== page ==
Sunday, June 26, 2016

Don’t fall for this income double-counting trap when analyzing a small business

In the past month I’ve had two business-buying clients who’ve gotten caught in this trap. 

If you buy a business believing that the cash flow to the owner is $200K and in reality it’s only $100K, you’ll be in big trouble.

How does this happen? Watch the video here:

In order to understand what is going on in a small business, a process of normalizing the income statement is necessary.

We need to understand the true benefit of ownership.  Sometimes, personal benefits are hidden in the expense lines.  For example: a restaurateur who takes personal groceries home from the business.  These items can add up substantially.

In the normal process of doing this, the analyst takes the net income and then starts ‘adding-back’ items to get a new normalized cash flow.  This cash flow figure is called the Seller’s Discretionary Earnings or SDE.  It is the total cash available to an owner of the business.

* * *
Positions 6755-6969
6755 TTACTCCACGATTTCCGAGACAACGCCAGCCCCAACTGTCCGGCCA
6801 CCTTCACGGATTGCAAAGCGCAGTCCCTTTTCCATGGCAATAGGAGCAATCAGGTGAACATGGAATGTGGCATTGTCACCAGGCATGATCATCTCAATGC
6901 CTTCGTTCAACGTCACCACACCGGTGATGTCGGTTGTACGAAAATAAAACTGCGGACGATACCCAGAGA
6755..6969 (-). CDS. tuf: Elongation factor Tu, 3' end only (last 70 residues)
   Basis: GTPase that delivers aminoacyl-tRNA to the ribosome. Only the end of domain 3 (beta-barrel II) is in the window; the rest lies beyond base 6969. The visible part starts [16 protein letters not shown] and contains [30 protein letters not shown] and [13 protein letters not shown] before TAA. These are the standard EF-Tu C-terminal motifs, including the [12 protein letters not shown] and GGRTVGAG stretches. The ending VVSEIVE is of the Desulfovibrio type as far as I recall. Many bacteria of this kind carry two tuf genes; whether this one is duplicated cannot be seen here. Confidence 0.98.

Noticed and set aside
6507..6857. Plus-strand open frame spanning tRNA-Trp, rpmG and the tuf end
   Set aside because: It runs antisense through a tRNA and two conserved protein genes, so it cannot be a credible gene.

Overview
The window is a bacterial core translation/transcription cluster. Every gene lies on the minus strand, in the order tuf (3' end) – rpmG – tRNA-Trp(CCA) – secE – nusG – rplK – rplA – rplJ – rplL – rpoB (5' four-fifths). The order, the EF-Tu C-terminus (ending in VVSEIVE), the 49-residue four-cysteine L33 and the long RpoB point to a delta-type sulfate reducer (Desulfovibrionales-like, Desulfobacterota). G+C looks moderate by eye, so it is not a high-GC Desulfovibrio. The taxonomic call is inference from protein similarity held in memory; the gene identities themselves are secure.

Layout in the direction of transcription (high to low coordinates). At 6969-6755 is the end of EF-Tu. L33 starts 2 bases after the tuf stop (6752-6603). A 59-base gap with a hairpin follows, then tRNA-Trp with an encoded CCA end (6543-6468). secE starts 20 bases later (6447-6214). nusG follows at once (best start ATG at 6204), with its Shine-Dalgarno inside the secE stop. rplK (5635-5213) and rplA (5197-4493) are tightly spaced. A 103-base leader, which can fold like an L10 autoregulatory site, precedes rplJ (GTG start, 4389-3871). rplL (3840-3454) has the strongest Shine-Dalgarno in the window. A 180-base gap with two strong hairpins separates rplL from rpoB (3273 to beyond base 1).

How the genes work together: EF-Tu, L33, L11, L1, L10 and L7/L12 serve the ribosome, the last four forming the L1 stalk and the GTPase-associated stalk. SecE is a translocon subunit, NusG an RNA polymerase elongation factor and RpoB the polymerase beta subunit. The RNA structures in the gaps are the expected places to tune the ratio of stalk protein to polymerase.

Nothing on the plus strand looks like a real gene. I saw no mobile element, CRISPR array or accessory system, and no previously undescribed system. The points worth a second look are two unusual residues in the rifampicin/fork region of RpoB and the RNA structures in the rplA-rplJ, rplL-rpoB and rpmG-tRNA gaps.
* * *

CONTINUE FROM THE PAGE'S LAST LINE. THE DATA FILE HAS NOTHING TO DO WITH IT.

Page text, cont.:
Small businesses are typically valued as a multiple of SDE.

Here’s the problem: sometimes owners don’t take a salary which would appear in the wages expense, they instead take dividends which happens on the balance sheet.

Net income from an income statement appears in the equity section of the balance sheet.  At the end of the year, it gets rolled into ‘retained earnings.’

So if a seller is taking dividends, it is removed from the equity section of the balance sheet.  If you add the dividends to net income, you are effectively double-counting the same dollars.

Don’t let it happen to you. 

Learn how to buy a business the right way and control risk.  Visit to learn more.  If you want to engage my help, send me a message or call me at 506 381 8416.  I work with people all around the world.

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Thanks and I’ll see you next time. 

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